For those who are new ... we discuss books. I list what I'm reading, and people comment with what they're reading. Sometimes, on Sundays, I post a special edition on a particular genre or topic.
If you like to trade books, try bookmooch
I've written some book reviews on Yahoo Voices:
Book reviews on Yahoo
Readers and Book lovers schedule
Readers & Book Lovers Series Schedule
|DAY||TIME (EST/EDT)||Series Name||Editor(s)|
|SUN||6:00 PM||Young Reader's Pavilion||The Book Bear|
|Sun||2:00 PM||What's on Your E-Reader?||Caedy|
|Sun||9:30 PM||SciFi/Fantasy Book Club||quarkstomper|
|Bi-Monthly Sun||Midnight||Reading Ramblings||don mikulecky|
|2:00 PM||Political Books||Susan from 29|
|Mon||8:00 PM||Monday Murder Mystery||michelewln, Susan from 29|
|Mon||11:00 PM||My Favorite Books/Authors||edrie, MichiganChet|
|TUES||5:00 PM||Indigo Kalliope: Poems from the Left||bigjacbigjacbigjac|
|alternate Tuesdays||8:00 AM||LGBT Literature||Texdude50, Dave in Northridge|
|alternate Tuesdays||8:00 AM||All Things Bookstore||Dave in Northridge|
|Tue||8:00 PM||Contemporary Fiction Views||bookgirl|
|Wed||2:00 PM||e-books||Susan from 29|
|Wed||8:00 PM||Bookflurries Bookchat||cfk|
|THU||8:00 PM||Write On!||SensibleShoes|
|Thu (first each month)||11:00 AM||Monthly Bookpost||AdmiralNaismith|
|alternate Thursdays||11:00 PM||Audiobooks Club||SoCaliana|
|FRI||8:00 AM||Books That Changed My Life||Diana in NoVa|
|Fri||8:00 PM||Books Go Boom!||Brecht; first one each month by ArkDem14|
|Fri||10:00 PM||Slightly Foxed -- but Still Desirable||shortfinals|
|SAT (fourth each month)||11:00 AM||Windy City Bookworm||Chitown Kev|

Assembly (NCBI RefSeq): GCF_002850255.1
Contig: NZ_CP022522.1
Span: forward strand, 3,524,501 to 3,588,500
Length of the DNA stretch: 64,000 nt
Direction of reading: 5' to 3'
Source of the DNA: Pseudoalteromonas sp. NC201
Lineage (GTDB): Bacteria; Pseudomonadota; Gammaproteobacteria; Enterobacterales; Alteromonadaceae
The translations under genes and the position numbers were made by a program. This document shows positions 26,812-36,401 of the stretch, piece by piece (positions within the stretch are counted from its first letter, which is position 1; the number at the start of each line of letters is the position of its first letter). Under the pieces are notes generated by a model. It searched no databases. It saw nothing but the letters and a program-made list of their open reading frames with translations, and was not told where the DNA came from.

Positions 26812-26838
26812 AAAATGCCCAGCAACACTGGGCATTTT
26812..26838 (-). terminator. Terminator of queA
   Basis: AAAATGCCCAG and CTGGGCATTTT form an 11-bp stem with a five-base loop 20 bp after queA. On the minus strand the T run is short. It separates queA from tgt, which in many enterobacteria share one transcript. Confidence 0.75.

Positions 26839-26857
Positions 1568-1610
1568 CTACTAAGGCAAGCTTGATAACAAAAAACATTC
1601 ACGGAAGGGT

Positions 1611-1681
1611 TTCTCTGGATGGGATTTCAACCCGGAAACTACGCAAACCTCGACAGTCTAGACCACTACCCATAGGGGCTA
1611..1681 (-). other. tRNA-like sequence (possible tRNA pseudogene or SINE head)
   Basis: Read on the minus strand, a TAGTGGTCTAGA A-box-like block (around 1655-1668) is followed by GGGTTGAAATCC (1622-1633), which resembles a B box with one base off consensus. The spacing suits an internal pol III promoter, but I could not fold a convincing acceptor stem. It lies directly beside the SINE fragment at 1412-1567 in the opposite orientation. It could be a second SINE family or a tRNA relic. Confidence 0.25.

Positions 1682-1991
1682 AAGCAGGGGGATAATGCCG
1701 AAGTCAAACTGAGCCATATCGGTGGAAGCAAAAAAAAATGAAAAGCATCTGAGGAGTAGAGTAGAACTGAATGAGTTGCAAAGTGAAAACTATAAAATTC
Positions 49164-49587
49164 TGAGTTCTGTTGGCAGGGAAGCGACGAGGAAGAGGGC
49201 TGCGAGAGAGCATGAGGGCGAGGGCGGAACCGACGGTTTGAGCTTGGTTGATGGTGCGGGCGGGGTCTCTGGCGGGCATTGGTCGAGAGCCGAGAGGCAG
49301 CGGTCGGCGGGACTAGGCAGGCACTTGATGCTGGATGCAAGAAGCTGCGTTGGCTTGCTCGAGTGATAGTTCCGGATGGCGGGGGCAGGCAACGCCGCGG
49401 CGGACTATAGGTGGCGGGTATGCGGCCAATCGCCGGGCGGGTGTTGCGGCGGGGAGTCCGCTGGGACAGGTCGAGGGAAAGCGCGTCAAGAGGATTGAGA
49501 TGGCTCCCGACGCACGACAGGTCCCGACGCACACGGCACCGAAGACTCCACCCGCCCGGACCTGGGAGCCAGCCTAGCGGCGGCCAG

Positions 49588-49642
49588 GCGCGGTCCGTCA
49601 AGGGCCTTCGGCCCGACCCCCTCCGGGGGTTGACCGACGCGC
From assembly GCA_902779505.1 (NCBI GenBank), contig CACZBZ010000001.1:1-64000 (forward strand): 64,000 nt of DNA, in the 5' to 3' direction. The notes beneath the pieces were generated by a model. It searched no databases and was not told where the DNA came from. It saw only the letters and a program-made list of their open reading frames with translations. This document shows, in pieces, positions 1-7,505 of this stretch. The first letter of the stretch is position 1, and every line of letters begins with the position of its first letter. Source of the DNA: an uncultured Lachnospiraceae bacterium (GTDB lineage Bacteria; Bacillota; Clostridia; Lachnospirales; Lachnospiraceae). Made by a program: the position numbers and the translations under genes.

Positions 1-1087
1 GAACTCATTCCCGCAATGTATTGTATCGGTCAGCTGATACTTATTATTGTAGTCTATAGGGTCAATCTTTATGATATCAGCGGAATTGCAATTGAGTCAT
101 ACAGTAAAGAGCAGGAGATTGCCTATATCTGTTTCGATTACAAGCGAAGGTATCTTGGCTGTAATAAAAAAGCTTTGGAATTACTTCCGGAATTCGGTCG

|Sat||12:00 PM||You Can't Read That! Paul's Book Reviews||pwoodford|
|Sat||9:00 PM||Books So Bad They're Good||Ellid|
Robert Oppenheimer: A life in the center by Ray Monk Oppenheimer was one of the most interesting people of the 20th century. In this biography Monk (a wonderful writer) attempts to cover both his physics and his many other interests. Full Review
Never go back by Lee Child. The latest in the Reacher series and a good example of it. Fast plot, lots of violence, some sex. Not much eloquence or character development. A good page turner.
Thinking, fast and slow by Daniel Kahneman. Kahneman, most famous for his work with the late Amos Tversky, is one of the leading psychologists of the times. Here, he posits that our brains have two systems: A fast one and a slow one. Neither is better, but they are good at different things. This is a brilliant book: Full of insight and very well written, as well.
On politics: A history of political thought from Herodotus to the present by Alan Ryan. What the subtitle says - a history of political thought. But he should add the adjective "Western" or something as he doesn't discuss other traditions or writings.
The Year's Best Science Fiction edited by Gardner Dozois. My favorite of the annual collections of SF.
The Swerve by Stephen Greenblatt. How the discovery of an ancient book helped create the modern world. Fascinating.
Turbulence by Samit Basu. Science fiction. All the passengers on a flight from England to India have been given super powers. But each super power is tied to what the person dreams of. Interesting.
The Blood of Tyrants: George Washington and the Forging of the Presidency by Logan Beirne. Washington wasn't quite the paragon of virtues we learned about in school; Beirne covers how Washington did things and how that could affect how later presidents did things.
The Great Dissent: How Oliver Wendell Holmes changed his mind and changed the history of free speech in America by Thomas Healy. In 1918, free speech didn't mean what it does today. It meant that government wasn't allowed to prohibit speech before the speech or publication, but was allowed to punish it later. In Abrams vs. United States, Holmes wrote what is probably the most important dissent in the history of SCOTUS. He not only went against precedent, he went against precedent he had helped to establish only a short while before. This is a great book about how that change happened. Highly recommended.